The Evolution from E-Commerce to M-Commerce: Pressures, Firm Capabilities and Competitive Advantage in Strategic Decision Making

The Evolution from E-Commerce to M-Commerce: Pressures, Firm Capabilities and Competitive Advantage in Strategic Decision Making

Esther Swilley (Kansas State University, USA), Charles F. Hofacker (Florida State University, USA) and Bruce T. Lamont (Florida State University, USA)
Copyright: © 2012 |Pages: 16
DOI: 10.4018/jebr.2012010101
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Abstract

This study focuses on the isomorphic pressures and firm capabilities that affect strategic decision-making in organizations in the context of m-commerce. The authors take into consideration that the three isomorphic forces set forth by DiMaggio and Powell (1983), mimetic, coercive and normative pressures, work together to impact strategic decisions based on stakeholder influences. This study found that the effects of mimetic pressures seen in results of previous studies may be the result of model misspecification. Findings also indicate that firms want to leverage capabilities gained from e-commerce in the m-commerce wave in order to gain a competitive advantage in the marketplace
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Introduction

During the first days of the commercialization of the Internet, many retailers were reluctant to develop an e-commerce presence fearing cannibalization of offline sales. At the same time, retailers felt pressure to develop an online presence due to forces within the retail industry. Sears, for example, went kicking and screaming to the Internet, starting as an information-only Web site, reluctant to use the Internet as a retail channel (Ranganathan et al., 2004). As consumers began to purchase more items online, manufacturers developed direct relationships with consumers through online sales, and purely virtual merchants began online businesses to attract consumers. An online presence soon became a strategic advantage for many of those who developed e-commerce Web sites. Because of what was happening between consumers and suppliers, brick and mortar retailers felt pressure to develop an online presence in order to stay competitive.

Mobile business (m-business) is emerging; however, many firms are not committing themselves. Marketers have been slow to optimize m-business, even though firms see the importance of having m-business as a strategy. Even though forecasters expect mobile spending to increase, it has not garnished the spending that has been expected for the past few years (Hilimire, 2011). As of 2010, almost 80% of U.S. retailers had not developed mobile business capabilities (eMarketer, 2010). This reticence is perhaps not surprising. Mobile is different. The platform is characterized by ultra-portability, location sensitivity and untetheredness (Shankar, Venkatesh, Hofacker, & Naik, 2010). The mobile device is intensely personal with different input/output sensibilities (Shankar et al., 2010).

Companies find themselves asking many of the same questions asked at the very onset of the e-business era. Do we have the capabilities necessary for entry in m-business? Why should we invest in the new medium or channel? Which stakeholders might m-business affect? The purpose of this study is to examine capabilities and the pressures exerted by stakeholders, both intraorganizational and interorganizational, that affect investment and strategy decisions in m-business.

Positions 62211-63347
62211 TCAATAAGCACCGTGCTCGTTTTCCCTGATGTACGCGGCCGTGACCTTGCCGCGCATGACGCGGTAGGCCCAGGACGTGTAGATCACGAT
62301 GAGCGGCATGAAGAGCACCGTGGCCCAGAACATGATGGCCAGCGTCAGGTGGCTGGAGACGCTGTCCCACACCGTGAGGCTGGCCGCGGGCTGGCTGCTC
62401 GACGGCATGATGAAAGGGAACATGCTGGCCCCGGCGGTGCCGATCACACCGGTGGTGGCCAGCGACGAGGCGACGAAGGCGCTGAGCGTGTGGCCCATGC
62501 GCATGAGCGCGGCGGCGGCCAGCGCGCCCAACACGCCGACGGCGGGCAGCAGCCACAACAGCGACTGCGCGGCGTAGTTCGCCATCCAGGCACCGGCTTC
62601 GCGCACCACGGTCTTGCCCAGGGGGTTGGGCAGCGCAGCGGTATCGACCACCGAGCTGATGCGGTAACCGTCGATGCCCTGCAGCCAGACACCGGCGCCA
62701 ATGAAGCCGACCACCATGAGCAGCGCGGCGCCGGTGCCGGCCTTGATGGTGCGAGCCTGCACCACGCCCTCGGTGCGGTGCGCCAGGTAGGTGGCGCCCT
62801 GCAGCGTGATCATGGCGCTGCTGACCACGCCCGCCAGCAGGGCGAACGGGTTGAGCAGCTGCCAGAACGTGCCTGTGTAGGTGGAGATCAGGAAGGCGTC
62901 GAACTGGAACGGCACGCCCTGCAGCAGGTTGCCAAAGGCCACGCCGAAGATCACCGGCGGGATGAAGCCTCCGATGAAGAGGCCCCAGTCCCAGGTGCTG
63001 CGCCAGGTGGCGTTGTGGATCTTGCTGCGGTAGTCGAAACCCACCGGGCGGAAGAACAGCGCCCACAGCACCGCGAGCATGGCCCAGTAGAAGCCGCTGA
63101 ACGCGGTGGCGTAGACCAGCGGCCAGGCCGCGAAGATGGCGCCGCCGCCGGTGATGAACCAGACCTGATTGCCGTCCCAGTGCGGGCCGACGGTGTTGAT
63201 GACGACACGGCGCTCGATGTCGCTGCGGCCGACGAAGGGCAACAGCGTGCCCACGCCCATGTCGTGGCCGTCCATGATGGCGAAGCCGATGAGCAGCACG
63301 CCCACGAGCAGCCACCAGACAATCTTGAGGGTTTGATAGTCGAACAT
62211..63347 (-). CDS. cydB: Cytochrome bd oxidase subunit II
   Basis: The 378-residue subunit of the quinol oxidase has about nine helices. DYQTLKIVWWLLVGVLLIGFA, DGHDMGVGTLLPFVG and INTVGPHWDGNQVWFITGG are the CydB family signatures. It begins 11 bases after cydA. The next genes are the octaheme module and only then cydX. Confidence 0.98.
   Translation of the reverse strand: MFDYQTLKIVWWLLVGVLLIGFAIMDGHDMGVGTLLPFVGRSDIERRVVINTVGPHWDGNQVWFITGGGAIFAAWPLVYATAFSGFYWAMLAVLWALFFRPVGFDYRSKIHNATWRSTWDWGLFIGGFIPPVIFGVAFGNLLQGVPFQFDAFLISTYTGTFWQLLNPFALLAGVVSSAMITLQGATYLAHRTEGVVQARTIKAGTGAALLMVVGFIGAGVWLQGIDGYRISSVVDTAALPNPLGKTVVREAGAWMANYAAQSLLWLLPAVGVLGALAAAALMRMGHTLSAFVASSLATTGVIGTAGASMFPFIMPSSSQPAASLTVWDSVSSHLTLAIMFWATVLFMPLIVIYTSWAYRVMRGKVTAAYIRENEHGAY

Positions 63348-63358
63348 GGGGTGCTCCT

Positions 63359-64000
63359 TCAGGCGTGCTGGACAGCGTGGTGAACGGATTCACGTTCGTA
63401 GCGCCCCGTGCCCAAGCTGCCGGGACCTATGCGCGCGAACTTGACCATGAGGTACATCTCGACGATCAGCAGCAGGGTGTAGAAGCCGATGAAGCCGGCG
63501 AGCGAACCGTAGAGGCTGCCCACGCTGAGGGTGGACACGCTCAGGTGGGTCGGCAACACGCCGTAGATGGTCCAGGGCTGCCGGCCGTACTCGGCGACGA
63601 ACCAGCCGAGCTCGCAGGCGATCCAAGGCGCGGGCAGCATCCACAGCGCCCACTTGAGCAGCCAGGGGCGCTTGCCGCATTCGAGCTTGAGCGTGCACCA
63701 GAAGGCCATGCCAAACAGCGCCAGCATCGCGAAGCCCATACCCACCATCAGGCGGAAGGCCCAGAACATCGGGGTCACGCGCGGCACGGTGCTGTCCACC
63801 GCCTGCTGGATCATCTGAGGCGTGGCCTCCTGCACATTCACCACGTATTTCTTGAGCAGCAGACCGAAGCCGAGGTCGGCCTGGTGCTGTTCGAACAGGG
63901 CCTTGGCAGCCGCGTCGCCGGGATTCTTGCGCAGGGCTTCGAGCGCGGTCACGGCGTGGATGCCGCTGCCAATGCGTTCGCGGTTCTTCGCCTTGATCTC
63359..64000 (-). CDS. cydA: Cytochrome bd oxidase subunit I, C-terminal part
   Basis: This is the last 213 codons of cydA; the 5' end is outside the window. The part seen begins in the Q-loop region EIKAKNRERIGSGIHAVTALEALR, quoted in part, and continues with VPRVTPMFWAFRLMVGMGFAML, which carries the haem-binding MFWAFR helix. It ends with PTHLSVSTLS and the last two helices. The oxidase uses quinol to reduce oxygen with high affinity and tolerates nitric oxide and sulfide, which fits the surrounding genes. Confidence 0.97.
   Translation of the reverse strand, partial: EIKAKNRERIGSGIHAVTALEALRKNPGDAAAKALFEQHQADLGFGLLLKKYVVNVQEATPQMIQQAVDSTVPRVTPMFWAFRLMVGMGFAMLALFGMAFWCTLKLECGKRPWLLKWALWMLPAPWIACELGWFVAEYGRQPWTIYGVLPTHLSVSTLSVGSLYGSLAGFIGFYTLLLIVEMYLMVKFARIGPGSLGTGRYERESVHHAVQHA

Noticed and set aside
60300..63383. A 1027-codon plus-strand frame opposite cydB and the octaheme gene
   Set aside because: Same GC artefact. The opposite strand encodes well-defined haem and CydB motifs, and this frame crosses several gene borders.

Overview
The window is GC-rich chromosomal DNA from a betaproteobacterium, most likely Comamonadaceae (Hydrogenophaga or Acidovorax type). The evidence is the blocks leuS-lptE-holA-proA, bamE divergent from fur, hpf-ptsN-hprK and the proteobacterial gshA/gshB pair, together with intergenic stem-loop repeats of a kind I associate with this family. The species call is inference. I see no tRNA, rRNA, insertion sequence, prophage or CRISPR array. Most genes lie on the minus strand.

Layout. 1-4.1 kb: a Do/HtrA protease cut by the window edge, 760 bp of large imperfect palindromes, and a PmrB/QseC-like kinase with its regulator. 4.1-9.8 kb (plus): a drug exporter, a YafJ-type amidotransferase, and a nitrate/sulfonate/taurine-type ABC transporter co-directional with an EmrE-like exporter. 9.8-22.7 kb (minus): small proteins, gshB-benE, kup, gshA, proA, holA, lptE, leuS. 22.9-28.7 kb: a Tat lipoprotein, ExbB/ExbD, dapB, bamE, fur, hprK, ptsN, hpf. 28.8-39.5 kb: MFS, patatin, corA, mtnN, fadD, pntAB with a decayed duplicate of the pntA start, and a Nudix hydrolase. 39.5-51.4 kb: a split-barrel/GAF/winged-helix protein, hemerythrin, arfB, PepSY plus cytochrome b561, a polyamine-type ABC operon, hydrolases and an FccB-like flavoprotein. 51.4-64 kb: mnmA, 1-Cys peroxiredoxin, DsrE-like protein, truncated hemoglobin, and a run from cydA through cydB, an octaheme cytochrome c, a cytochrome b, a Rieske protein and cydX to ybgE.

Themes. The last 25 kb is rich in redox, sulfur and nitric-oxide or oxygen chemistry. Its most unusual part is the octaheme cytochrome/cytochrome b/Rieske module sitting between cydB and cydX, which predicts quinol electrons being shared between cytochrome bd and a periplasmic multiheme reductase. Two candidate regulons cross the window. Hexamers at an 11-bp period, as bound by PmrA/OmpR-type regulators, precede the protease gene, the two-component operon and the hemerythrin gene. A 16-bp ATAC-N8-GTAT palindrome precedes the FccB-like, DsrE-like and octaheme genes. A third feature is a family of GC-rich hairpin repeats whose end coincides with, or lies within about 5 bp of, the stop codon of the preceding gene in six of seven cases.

Isomorphism can be competitive, meaning organizational changes are based on market competition, or isomorphism can be institutional, whereby organizations change for legitimacy, that is they change to create social or economic compatibility (DiMaggio & Powell, 1983). The pressures, or forces, through which isomorphism occurs are mimetic, coercive and normative (DiMaggio & Powell, 1983). The research questions center on the different types of pressures that influence firms as they make strategic decisions about m-business. Also asked is whether firms’ sense, from their e-business capabilities built up in the recent past, that they have the capabilities to have a competitive advantage in the mobile enabled marketplace.

Realizing sustained competitive advantage is the goal of firms; stakeholders of these firms may influence the achievement of this competitive advantage. These stakeholders can be internal as well as external to the firm. Mobile devices have become indispensable in corporate culture. As more and more of the firm’s stakeholders use mobile technology, these stakeholders will influence firms in the decision to adopt m-business. In this case, stakeholder refers, in its broadest sense, to include suppliers, customers, and competitors.

The attraction of managerial attention to mobile business is obvious since the technology of mobile devices is advancing at a dizzying pace. Improved wireless infrastructure and user interfaces, as well as quality middleware, are all critical to the success of mobile business (Yeo & Huang, 2003) and all these are rapidly improving. Personal digital assistants have evolved into smart phones that allow users to combine their productivity helpers with cell phones, and laptops are evolving into still smaller netbooks and tablets. Now all these devices have converged with Internet technology to create a host of opportunities, as well as challenges, for marketers. However, firms are not convinced that m-business is worth pursuing. Mobile conversion rates are seen as “anemic” and total revenue figures are “modest” (Andrasick, 2011). How to generate revenues, development of new business models, as well as costs have kept many firms from exploring m-business (Kini & Bandyopadhyay 2009).

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